13. 13.
    Hershey AD, Chase M (1952) Independent functions of viral protein and nucleic acid in growth of bacteriophage. J Gen Physiol 36: 39–56PubMedCrossRefGoogle Scholar
  14. 14.
    Holmes FO (1948) Order virales. The filterable viruses. In: Breed RS (ed) Bergey’s manual of determinative bacteriology, 6th edn. Ballière, Tindall and Cox, London, pp 1127–1286Google Scholar
  15. 15.
    Hyslop NStG (1973) Transmission of the virus of foot-and-mouth disease between animals and man. Bull World Health Organ 49:577–585PubMedGoogle Scholar
  16. 16.
    Ivanovski DJ (1892) Ueber die Mosaikkrankheit der Tabakspflanze. St Petersb Acad Compl Sci Bull 35: Ser 4, 3, 67Google Scholar
  17. 17.
    Kleid DG, Yansura D, Small B, Dowbenko D, Moore DM, Grubman MJ, Mc- Kercher PD, Morgan DO, Robertson BH, Bachrach HL (1981) Cloned viral protein vaccine for foot-and-mouth disease; responses in cattle and swine. Science 214: 1125–1129PubMedCrossRefGoogle Scholar
  18. 18.
    Lwoff A, Tournier P (1966) The classification of viruses. Annu Rev Microbiol 20: 45–74PubMedCrossRefGoogle Scholar
  19. 19.
    Martinsen JS (1972) Neutralizing activity of sera from guinea pigs inoculated with foot-and-mouth disease virus variants. Res Vet Sci 13: 97–99PubMedGoogle Scholar
  20. 20.
    McVicar JW, Sutmoller P (1972) Three variants of foot-and-mouth disease virus, type O: cell culture characteristics and antigenic differences. Am J Vet Res 33: 1627–1633PubMedGoogle Scholar
  21. 21.
    Meloen RH (1976) Localization on foot-and-mouth disease virus (FMDV) of an antigenic deficiency induced by passage in BHK cells. Arch Virol 59: 299–306CrossRefGoogle Scholar
  22. 22.
    Moore DM, Vakharia VN, Morgan DO (1989) Identification of virus neutralizing epitopes on naturally occurring variants of type A12 foot-and-mouth disease virus. Virus Res 14: 281–295PubMedCrossRefGoogle Scholar
  23. 23.
    Racaniello VR, Baltimore D (1981) Cloned poliovirus complementary DNA is infectious in mammalian cells. Science 214: 916–919PubMedCrossRefGoogle Scholar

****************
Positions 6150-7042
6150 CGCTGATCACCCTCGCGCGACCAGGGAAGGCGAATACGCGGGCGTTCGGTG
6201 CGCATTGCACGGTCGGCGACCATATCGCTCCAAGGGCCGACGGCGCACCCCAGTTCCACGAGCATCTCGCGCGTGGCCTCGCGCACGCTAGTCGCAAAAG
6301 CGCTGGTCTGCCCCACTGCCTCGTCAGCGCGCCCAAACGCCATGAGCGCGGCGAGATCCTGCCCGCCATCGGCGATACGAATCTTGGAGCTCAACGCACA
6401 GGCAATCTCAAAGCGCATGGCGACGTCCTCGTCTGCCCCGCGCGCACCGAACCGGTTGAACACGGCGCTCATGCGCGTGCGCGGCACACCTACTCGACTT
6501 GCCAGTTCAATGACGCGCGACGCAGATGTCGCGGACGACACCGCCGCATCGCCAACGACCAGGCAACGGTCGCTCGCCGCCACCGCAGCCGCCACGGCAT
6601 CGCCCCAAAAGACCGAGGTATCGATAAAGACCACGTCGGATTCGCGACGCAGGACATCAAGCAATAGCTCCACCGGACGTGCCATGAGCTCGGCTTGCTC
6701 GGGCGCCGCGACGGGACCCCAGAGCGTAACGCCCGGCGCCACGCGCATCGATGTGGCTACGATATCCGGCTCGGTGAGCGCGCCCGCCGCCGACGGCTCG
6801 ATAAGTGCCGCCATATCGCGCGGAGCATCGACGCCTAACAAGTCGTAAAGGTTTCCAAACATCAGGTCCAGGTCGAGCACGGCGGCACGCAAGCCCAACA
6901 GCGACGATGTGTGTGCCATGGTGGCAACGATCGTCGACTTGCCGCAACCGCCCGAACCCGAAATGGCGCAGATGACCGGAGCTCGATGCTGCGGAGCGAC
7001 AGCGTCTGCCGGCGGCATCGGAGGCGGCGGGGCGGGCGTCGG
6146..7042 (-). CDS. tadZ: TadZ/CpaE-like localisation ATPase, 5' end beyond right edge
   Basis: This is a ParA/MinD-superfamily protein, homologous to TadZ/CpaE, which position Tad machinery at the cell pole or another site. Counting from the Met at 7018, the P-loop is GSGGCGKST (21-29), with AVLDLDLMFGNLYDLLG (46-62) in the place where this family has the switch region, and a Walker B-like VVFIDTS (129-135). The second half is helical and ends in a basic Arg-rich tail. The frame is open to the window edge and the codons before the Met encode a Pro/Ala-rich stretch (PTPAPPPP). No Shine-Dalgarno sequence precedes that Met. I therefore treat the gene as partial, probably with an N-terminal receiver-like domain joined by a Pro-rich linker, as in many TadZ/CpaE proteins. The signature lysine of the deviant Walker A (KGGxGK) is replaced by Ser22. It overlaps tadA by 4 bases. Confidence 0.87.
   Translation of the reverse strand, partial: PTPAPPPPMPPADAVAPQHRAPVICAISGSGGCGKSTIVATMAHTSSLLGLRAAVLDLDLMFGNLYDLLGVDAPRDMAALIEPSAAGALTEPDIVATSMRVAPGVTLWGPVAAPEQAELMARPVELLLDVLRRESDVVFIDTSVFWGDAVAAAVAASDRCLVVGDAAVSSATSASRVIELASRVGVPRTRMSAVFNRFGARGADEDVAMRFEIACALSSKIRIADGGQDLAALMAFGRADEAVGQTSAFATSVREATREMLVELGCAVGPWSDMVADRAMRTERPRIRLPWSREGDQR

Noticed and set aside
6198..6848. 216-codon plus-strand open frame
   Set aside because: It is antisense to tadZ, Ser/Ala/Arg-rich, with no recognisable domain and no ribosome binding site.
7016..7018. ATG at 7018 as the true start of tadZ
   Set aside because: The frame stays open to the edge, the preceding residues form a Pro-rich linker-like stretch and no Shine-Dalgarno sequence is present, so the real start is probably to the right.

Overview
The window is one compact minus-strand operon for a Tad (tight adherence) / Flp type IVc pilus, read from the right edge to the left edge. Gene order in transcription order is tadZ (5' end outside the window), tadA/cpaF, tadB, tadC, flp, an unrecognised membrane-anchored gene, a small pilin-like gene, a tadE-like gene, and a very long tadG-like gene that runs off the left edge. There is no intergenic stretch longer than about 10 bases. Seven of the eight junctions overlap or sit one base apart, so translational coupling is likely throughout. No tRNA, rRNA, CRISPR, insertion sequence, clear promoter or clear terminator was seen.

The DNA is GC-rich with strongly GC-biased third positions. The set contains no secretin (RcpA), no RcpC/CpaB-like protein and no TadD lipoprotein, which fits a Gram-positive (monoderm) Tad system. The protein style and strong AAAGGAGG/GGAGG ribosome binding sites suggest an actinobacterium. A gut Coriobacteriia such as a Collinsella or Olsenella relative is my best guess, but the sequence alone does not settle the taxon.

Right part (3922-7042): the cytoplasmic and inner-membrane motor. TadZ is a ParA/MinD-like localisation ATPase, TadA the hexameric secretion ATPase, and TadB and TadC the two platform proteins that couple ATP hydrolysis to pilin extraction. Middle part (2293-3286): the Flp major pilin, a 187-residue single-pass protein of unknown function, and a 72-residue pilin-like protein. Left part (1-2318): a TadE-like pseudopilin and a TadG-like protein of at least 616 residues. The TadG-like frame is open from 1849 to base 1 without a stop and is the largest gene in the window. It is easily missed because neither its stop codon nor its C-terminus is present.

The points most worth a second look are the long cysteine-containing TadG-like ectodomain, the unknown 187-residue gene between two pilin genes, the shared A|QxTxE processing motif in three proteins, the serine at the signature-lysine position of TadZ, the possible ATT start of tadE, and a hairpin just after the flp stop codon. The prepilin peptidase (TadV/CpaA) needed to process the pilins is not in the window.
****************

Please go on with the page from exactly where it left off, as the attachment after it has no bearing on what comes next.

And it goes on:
24. 24.
    Rowlands DJ, Clarke BE, Carroll AR, Brown F, Nicholson BH, Bittie JL, Houghten RA, Lerner RA (1983) Chemical basis of antigenic variation in foot-and-mouth disease virus. Nature 306: 694–697PubMedCrossRefGoogle Scholar
  25. 25.
    Schlesinger M (1936) The Feulgen reaction of the bacteriophage substance. Nature 138: 508–509CrossRefGoogle Scholar
  26. 26.
    Siligardi G, Drake AF, Mascagni P, Rowlands DJ, Brown F, Gibbons WA (1991a) A CD strategy for the study of polypeptide folding/unfolding. Int J Pept Protein Res 38: 519–527PubMedCrossRefGoogle Scholar
  27. 27.
    Siligardi G, Drake AF, Mascagni P, Rowlands DJ, Brown F, Gibbons WA (1991b) Correlations between the conformations elucidated by CD spectroscopy and the antigenic properties of four peptides of the foot-and-mouth disease virus. Eur J Biochem 99: 445–451Google Scholar
  28. 28.
    Stanley WM (1935) Isolation of a crystalline protein possessing the properties of tobacco mosaic virus. Science 81: 644–645PubMedCrossRefGoogle Scholar

Copyright information

© Springer-Verlag 1994

Authors and Affiliations

  • F. Brown
    • 1
  1. 1.USDA Plum Island Animal Disease CenterGreenportUSA

Personalised recommendations